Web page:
He changed his plans again the next year as the United States geared for war. He chose to suspend his schooling to enlist in the United States Navy three days before the Japanese attacked Pearl Harbor. The change of heart reflected a change of the world situation. “There is no reason in the world why we shouldn’t fight for the preservation of a chance to live freely. No reason why we shouldn’t suffer to uphold that which we want to endure. May God give me the courage to do my duty and not falter.”

Deployed on the Aircraft Carrier Lexington, he became a flyer. He loved the majesty; “I flew up in the clouds today, tall, voluminous cumulus clouds. They were like snow-covered mountains, range after range of them. I felt like an alpine adventurer, climbing up canyons, winding my way between peaks, a billowy fastness, a celestial citadel.” He wrote in his journal. 

His motivation for serving sounded cliche, but was a true reflection of the young man, “Every man whom I’ve admired in history has willingly and courageously served in his country’s armed service in times of danger.” 

In June, 1943 he was engaged in a training mission off the coast of Venezuela when his F4F Wildcat developed an oil leak. His wingman, Bill Reiter, confirmed that his oil leak was serious, and Kinnick was forced to ditch the aircraft in the ocean about four miles from the Lexington. A rescue mission was immediately launched, arriving at the scene in less than ten minutes,  but neither his plane nor his body were ever found. He’s officially listed as killed in action.

Kinnick was posthumously elected to the College Football Hall of Fame in 1951. The University of Iowa honored Kinnick by renaming their football stadium after him in 1972. Nile Kinnick Sr., who lost a second son to the war 15 months later (Ben) was the guest of honor. Iowa is the only school that’s stadium is named after a Heisman Trophy winner.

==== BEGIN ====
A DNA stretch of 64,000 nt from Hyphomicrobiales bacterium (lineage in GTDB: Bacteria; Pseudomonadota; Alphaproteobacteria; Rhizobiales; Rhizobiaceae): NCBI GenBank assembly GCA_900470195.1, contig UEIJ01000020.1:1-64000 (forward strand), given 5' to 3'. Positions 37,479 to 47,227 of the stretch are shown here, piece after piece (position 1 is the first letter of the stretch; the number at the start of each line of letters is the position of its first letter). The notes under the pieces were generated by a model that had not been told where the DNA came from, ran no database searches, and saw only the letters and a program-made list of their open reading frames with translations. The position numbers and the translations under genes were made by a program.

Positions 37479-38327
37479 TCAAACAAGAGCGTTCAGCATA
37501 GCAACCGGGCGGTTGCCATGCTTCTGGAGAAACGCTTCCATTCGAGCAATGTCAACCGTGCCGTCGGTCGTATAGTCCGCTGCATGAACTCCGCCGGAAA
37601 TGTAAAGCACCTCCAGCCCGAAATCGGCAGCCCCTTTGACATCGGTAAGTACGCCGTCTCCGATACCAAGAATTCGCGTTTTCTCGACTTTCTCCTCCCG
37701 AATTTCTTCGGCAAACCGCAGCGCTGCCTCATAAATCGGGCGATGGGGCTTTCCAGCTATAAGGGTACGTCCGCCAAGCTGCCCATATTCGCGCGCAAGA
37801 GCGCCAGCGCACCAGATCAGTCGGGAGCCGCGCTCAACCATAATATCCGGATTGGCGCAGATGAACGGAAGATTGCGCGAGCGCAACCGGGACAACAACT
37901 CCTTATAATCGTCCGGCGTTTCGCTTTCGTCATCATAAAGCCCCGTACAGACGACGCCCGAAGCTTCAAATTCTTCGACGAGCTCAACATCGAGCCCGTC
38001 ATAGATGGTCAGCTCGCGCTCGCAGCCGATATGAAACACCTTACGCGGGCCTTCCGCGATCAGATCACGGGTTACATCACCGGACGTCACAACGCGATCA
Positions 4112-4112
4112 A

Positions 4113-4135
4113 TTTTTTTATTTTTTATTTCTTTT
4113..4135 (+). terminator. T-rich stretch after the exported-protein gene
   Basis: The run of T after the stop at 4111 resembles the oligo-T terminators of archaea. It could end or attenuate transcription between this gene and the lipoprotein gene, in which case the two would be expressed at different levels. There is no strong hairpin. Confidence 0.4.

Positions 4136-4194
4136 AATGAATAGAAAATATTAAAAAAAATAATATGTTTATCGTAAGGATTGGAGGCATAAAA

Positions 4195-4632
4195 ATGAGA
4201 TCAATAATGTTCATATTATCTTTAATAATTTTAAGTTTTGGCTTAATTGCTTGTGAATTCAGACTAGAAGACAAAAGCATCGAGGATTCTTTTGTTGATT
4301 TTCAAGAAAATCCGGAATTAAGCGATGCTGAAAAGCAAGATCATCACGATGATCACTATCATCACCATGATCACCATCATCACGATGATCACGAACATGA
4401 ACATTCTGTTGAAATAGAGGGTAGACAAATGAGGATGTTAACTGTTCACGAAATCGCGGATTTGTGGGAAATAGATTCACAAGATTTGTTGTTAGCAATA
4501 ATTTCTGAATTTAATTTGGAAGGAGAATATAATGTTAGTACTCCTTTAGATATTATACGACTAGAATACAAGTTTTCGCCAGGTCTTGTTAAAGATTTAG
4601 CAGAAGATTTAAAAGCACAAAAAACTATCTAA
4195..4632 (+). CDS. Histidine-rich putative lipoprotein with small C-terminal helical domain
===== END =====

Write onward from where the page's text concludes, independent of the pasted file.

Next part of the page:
There were many young men lost in the war, but was the impact of Kinninck’s loss greater than most?  Was there a future in pro football if he had gone in that direction? His Iowa teammate, Erwin Prasse opined in a Sports Illustrated article (8/31/87), “Yes, Nile, you know I think about him all the time. I think of him whenever I get in a conversation about players from our time and the ones now. Everyone says how much better they are today. Sure, but I say Nile could’ve played anytime. He was so smart, he’d have found a way to play.” 

He had already decided not to sign with the NFL, but his teammates were convinced that he would have succeeded. Political leadership seemed to be his intended destination

We’ll quote Couppee again when asked whether Kinnick would attend reunions, “No, I tell you where Nile Kinnick would be right now. He’d be in the White House. And with him there, we wouldn’t have any junk that’s going on now. Nile would’ve been so far ahead of these people.” 

Sound far fetched? Maybe not. Remember another young World War II Navy flyer from another politically connected family that wound up having a very prominent political career. George H.W. Bush was shot down in the Pacific in 1945. He was rescued and went on to be a Congressman, Vice-President, and then the 41st President of the United States.

Kinnick’s life was best summed up by Iowa Sportscaster Tait Cummings, “Kinnick proved one thing, that college athletics could be beautiful. Everything that can be said that is good about college athletics he was. He didn’t represent it….he was it.”

“I have set the Lord always before me, because He is at my right hand. I shall not be moved,” said Nile Clarke Kinnick, Jr. Remember him and thousands of others on this Memorial Day.